The primary response to a holy and righteous God is unwavering love. The deeper ones love for God is, the closer they will walk with Him and the more glory they will bring to His name. The object of one’s deepest love is what is most important in their life whether it be their time, talents, or treasures. As Matthew 6:19-34 states, our heart will always provide for what it values most and as Kenneth Boa points out, “If we value God first, our capacity to love Him and others will expand, [but] if we value the world first, we will miss out on not only the joys of knowing God but also the joys of this life.” 1 John 2:15-17 warns us of the dangers of loving the world and the things in it and makes it abundantly clear if anyone’s’ love is for the world; the love of the Father is not in them. Our relationship with God should be our first love as Boa continues to highlight, “Because the infinite and personal God loves us, He wants us to grow in an intimate relationship with Him; this is the purpose for which we were created – to know, love, enjoy, and honor the triune Lord of all creation.”
God’s love for us is the only reason we have faith and hope and it is only through His love for us that we are able to love Him in return. Boa demonstrates how, “We bear the image of God, but we are ensnared in trespasses and sins. We are capable of harnessing the forces of nature but are unable to rule our tongue; we are the most wonderful and creative beings on this planet but the most violent, cruel, and contemptible of earth’s inhabitants.” When love is the wellspring of our life and our motivator, we are capable of changing the world through the transforming power of the Holy Spirit, but when love of one’s self is the driving force; only evil will ensue. The love of God is amazing in its endless attributes; it is: causeless, measureless, and ceaseless. Nothing we can do will earn more of God’s love or lose any of it and as Romans 8:35-39 assures us as believers; nothing can separate us from God’s unending love.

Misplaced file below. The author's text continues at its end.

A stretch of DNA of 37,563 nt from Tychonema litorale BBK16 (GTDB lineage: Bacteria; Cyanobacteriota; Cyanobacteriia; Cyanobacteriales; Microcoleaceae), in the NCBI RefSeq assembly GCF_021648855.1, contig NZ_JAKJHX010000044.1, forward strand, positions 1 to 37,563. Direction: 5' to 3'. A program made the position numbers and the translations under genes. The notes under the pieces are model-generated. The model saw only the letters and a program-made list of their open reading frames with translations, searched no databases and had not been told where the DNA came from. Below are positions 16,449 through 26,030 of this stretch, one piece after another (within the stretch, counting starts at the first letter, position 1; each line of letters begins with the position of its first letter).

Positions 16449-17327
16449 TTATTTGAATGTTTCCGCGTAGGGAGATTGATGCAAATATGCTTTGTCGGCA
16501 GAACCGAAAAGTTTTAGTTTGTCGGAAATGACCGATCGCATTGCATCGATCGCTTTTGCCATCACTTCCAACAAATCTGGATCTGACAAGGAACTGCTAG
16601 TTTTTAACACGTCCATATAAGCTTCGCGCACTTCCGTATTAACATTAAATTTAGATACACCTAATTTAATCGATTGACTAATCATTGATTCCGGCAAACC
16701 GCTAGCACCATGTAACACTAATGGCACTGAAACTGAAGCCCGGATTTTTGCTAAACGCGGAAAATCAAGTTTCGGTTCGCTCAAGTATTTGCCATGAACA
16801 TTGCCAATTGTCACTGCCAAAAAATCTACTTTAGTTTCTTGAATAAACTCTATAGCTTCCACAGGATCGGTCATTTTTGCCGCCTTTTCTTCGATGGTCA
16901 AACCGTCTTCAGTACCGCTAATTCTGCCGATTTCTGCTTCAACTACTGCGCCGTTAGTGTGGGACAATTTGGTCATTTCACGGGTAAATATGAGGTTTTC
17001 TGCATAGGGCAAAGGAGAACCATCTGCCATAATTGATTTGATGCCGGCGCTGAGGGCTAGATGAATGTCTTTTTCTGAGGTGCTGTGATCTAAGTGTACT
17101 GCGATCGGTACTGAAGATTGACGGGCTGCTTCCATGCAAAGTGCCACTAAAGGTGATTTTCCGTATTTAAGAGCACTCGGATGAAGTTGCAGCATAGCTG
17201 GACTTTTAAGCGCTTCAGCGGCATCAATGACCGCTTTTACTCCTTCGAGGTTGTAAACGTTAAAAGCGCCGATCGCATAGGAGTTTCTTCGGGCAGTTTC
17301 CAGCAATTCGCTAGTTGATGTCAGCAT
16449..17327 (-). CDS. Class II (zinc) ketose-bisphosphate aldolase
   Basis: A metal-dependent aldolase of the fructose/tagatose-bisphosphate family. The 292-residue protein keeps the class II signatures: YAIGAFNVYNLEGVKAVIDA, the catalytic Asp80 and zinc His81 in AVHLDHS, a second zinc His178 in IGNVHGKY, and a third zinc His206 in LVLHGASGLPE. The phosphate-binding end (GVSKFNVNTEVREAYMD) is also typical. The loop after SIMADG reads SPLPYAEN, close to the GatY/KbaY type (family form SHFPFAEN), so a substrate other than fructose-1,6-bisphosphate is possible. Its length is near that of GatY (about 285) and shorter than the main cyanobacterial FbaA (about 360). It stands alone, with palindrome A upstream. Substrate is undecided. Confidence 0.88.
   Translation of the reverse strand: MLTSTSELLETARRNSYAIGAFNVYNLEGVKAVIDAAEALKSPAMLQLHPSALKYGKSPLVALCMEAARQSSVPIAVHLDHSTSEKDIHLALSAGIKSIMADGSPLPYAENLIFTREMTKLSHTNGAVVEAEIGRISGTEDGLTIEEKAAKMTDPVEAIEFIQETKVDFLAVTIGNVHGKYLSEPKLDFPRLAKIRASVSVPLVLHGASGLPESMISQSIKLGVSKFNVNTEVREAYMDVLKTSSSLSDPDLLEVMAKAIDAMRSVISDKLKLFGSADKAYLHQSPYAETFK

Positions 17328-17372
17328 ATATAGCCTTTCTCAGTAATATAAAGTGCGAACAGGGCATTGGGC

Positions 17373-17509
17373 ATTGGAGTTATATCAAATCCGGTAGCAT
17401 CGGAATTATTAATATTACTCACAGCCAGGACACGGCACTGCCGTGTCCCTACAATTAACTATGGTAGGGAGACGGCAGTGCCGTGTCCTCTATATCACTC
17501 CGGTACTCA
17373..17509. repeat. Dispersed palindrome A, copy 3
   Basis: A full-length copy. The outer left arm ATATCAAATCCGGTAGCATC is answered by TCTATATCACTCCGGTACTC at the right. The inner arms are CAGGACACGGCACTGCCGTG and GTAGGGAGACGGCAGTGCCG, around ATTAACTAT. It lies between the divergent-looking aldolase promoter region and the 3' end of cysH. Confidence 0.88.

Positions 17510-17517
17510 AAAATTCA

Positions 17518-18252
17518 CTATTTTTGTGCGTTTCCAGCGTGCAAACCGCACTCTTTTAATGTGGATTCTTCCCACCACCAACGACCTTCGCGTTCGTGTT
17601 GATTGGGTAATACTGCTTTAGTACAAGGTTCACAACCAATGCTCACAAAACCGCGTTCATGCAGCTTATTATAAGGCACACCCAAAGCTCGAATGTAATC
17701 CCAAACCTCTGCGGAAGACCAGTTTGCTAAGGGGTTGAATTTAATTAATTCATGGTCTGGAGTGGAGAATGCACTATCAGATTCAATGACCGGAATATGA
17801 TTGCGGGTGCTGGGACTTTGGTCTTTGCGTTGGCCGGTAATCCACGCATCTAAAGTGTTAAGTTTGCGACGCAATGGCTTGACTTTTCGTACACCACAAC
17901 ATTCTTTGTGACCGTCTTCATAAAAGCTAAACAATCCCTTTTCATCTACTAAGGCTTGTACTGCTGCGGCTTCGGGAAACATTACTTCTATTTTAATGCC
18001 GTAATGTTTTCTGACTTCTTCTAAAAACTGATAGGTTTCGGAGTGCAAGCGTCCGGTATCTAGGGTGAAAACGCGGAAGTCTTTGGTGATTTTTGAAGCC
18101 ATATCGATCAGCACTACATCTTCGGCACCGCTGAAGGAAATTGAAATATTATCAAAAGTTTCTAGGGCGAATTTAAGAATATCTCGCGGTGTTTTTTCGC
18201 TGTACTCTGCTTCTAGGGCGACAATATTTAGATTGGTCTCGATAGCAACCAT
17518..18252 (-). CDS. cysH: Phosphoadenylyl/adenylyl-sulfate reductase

In the Old Testament’s Shema (Deuteronomy 6:4) and the New Testament’s Great Commandment (Mark 12:30 and Matthew 22:35-40) we see the importance of loving God completely with our entire being. Any action, attribute, or emotion, which brings glory to His name, can be traced back to our love of God. Our fear, faith, obedience, worship, delight, reverence, service, and even our submission to Him all are birthed out of our love for God. God’s word calls believers to love the Lord with all their heart, will all their soul, with their entire mind, and with all their strength. It is through loving the Lord that believers truly come to know Him and the more we know and love the Lord, the more willing and trusting we are to carry out our purpose in bring glory to His name. Love is at the very core of the nature of God as Boa illuminates, “Christianity is not a religion but a relationship that is born out of the Trinitarian love of the Father, Son, and Holy Spirit.” To truly know God is to love Him with everything we are and in everything we do. We are able to love because He first loved us and as John 15:10 explains, if we really love the Lord, we will obey His commands.
Boa summarizes the importance of love saying, “Our great task in the spiritual life is to will to do His will, to love the things He loves, and to choose the things He sets before us as good.” Loving God not only allows us to love ourselves; it allows us to love the people in our lives. It is by our love for others that the world will know we are His disciples and it is only through our loving relationships that they will be open to the supernatural transformation that God wants to do in their life.
Boa, Kenneth. Conformed to His Image: Biblical and Practical Approaches to Spiritual Formation. Grand Rapids, MI: Zondervan, 2001.